CRISPR (again, shorthand for CRISPR-Cas9), utilizes the Cas9 enzyme, a naturally produced protein in cell types built for DNA splicing, to “unzip” these chained nucleotides at a specific spot and then replace the nucleotide chain with the one attached. The location is based on pre-programmed information in the enzyme—essentially it floats around inside the nucleus until it finds the correct spot, then gets to work.
How CRISPR Affects Cell Lines
Cell lines are cell cultures that will proliferate forever given the right conditions of space and medium. For example, CHO cells (Chinese hamster ovary cells) are widely used in practices from transfection to pharmaceutical drug creation to recombinant protein production. Despite the fact that these CHO cells are in almost every major laboratory across the globe, they are all from the same mammal—the same female Chinese hamster.
CRISPR is able to edit the cell culture, changing one piece of the genetic code, and then allow the morphological and physical characteristic changes to manifest. Thus, this makes CRISPR technology incredibly useful for genome editing.
Who Uses CRISPR
It’s not just geneticists and cell biologists that are vying for a spot at the CRISPR table; in fact, many industries utilize this technology to create genetically modified cell lines.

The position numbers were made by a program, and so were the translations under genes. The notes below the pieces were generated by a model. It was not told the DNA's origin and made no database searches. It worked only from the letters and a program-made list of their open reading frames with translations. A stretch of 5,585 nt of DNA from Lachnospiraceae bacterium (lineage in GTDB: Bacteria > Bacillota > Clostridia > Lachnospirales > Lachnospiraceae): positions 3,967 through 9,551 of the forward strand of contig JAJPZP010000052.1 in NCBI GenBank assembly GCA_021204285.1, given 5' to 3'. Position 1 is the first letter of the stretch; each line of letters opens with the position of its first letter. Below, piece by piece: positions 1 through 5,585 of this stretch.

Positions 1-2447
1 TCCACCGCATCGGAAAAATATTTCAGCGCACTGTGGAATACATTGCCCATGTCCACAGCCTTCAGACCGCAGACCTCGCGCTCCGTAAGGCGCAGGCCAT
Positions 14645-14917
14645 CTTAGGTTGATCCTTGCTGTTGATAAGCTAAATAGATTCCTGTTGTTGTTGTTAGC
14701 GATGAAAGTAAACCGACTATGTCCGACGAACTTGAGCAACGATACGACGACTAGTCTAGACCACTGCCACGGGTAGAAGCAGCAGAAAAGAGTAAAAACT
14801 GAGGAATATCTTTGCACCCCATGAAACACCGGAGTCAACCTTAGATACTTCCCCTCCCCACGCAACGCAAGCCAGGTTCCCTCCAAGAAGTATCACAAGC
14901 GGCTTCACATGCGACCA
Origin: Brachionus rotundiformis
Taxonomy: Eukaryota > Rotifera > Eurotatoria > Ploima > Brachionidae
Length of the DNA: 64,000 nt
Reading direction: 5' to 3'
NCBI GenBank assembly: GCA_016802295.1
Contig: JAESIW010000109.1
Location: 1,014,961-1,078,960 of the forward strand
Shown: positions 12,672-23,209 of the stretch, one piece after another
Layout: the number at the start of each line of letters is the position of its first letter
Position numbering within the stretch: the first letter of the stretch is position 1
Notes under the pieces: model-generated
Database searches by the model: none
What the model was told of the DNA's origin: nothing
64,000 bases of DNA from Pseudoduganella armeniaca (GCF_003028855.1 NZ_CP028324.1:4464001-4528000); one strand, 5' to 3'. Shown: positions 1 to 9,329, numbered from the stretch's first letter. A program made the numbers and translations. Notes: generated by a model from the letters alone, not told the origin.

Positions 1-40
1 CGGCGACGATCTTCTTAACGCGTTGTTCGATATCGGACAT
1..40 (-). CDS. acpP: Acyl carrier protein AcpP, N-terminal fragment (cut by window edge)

- Agricultural industry – Scientists working for agriculture corporations are trying to identify ways to use CRISPR to genetically modify crops to do everything from:
- Create fruits that don’t bruise or change color
- Enhance crops to include natural pesticide, herbicide, and fungicide qualities
- Strengthen crops to weather various storms (including the slow changes of global warming)
- Grow larger foods with more nutrients packed in
- Creating larger livestock to produce more meat per animal
- Pharmaceutical industry – CRISPR now plays a major part in the drug research process. On one end of the equation, the gene editing tool can help modify protein-building structures that allow for concentrated areas of study.
- Medical industry – Apart from the drug creation process, there’s also the case of genetic diseases that current physicians don’t have a way of treating aside from managing the symptoms.